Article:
Will my engine/water lines freeze?

Discussion in 'Powerboats' started by Roy23, Jan 3, 2010.

  1. Roy23
    Joined: Jan 2010
    Posts: 14
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    Location: Orange Park,Florida

    Roy23 Junior Member

    We don't have to worry about this very often in Northeast Florida. It is unusual to get much below 30 degrees and then only for a few hours overnight. For the next 4 nights we will have freezing temps for 10-12 hours a day down to a low of 20-22. In the past years I have installed a light fixture with a 100 watt bulb in the engine compartment and ran a 60 watt lamp in the cabin. Will this keep my lines and engine from freezing? Oh, and I keep the boat on the trailer backed into a covered storage site (open sides). Do I need to do more and if so , what? Please hurry, as it should be below freezing by 10 pm. Thanks, Roy. 1978 Trojan F26.
     
  2. Submarine Tom

    Submarine Tom Previous Member

    20 - 22 F is cold compared to what you're accustomed to.

    Can you drain the fluids? Perhaps they already contain anti-freeze, they

    should just from an anti-corrosion anti-boiling stand point.

    It also depends a lot on how windy and exposed all this is.

    That's the best advice I can offer.

    -Tom
     
  3. Red Tide
    Joined: Sep 2009
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    Location: MA

    Red Tide Junior Member

    Is your engine closed cooling (antifreeze through the block with heat exchanger) or raw water? If raw is going through the block or mainfolds, I'd have better peace of mind and sleep better spending the 15 minutes to open the shuttle cock valve(s) and drain them. I hate the game of guessing how long it will take the mass to cool down and worrying if I hear a cold wind blowing at night...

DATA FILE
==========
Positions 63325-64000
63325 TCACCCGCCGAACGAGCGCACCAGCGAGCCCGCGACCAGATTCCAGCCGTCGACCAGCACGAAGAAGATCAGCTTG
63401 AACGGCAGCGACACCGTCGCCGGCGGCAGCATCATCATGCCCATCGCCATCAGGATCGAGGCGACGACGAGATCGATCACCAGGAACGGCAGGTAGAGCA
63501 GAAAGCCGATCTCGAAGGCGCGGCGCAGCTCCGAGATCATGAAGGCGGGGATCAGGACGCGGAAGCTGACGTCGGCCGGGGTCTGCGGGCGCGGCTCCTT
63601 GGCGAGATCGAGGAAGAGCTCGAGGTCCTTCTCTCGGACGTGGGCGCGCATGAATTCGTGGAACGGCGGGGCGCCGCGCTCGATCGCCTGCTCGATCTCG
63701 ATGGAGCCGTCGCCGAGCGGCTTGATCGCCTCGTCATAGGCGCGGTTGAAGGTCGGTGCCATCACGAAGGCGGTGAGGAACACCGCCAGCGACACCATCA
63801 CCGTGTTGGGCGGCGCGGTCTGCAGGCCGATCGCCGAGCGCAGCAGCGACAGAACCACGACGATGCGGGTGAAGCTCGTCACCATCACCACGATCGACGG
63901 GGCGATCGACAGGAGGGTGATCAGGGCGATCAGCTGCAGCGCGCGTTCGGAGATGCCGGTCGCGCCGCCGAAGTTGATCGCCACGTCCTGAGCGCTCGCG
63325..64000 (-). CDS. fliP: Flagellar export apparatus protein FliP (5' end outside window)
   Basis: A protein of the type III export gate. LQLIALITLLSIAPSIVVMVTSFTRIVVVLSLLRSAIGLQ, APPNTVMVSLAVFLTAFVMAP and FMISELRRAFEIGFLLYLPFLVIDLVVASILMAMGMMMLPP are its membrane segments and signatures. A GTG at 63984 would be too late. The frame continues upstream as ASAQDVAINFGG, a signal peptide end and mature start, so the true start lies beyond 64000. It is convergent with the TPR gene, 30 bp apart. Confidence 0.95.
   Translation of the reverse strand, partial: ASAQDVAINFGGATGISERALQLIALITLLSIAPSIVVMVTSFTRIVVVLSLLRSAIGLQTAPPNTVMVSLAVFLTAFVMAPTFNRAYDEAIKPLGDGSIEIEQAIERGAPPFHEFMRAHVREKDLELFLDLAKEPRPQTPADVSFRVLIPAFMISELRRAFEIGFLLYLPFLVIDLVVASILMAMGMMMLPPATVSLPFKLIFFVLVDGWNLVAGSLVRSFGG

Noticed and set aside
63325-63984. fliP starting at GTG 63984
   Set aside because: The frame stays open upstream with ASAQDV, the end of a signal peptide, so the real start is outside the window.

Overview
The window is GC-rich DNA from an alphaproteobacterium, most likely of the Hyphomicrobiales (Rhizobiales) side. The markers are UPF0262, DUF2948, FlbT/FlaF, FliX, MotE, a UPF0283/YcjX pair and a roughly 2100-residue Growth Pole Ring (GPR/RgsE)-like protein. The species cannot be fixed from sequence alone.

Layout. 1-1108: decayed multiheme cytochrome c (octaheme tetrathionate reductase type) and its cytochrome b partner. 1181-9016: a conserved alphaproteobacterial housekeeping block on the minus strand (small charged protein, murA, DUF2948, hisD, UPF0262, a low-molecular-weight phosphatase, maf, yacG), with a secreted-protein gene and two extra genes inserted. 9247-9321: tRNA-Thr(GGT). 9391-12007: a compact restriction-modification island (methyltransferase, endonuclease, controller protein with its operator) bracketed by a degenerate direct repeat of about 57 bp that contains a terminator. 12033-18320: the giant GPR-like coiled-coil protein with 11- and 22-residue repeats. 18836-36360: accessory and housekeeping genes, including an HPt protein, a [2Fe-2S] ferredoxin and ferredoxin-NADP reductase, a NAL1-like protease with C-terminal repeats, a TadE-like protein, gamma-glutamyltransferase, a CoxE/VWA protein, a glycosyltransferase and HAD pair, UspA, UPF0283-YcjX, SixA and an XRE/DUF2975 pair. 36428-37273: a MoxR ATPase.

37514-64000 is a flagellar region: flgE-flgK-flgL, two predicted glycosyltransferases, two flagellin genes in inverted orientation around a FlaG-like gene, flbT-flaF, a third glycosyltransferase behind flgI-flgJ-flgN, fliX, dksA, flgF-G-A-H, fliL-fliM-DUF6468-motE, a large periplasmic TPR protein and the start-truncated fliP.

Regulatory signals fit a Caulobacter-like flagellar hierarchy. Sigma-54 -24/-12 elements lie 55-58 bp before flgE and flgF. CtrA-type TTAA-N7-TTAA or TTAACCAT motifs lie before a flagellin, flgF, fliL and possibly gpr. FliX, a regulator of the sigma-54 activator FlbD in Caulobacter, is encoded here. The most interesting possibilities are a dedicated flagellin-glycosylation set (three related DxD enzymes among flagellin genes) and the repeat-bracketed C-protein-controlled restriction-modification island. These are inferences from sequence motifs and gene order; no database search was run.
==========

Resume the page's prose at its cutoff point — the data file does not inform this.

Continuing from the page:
4. Easy Rider
    Joined: Oct 2009
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    Location: NW Washington State USA

    Easy Rider Senior Member

    Too bad it's not in the water, especially your Florida water. If its an inboard open the sea water inlet valve and unhook all the hoses in the sea water system that would trap sea water, however sea water will not freeze untill it gets down to 28.25 degrees. Blow the bilges if it's gas and place a fan heater (like the secretaries use in the office).... 500 to 750 watt preferably in the engine compartment. Get 130 watt air circulation dryer type heaters for the head. If it's outboard put the lower unit down. I kept my boat operational all last winter w similar attention down to 5 degrees. Doesn't get very cold here in SE Alaska. Sure would be nice to know what kind of boat you have. Take this and call me in the morning.

    Easy Rider
     
  5. mark775

    mark775 Guest

    And yes, a 100 watt bulb does a lot. Relax.
     
  6. PAR
    Joined: Nov 2003
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    Location: Eustis, FL

    PAR Yacht Designer/Builder

    Tonight we might actually get down to freezing for an hour or two. I'm considerably south of you and we rarely get a hard freeze. We had one last year, the first in a long time. If you expect freezing temperatures for more then 6 hours, then drain your cooling system. If not, you'll very probably be safe. A 100 watt bulb can save the day pretty easily, especially if you can close the lid on an engine compartment, with it inside.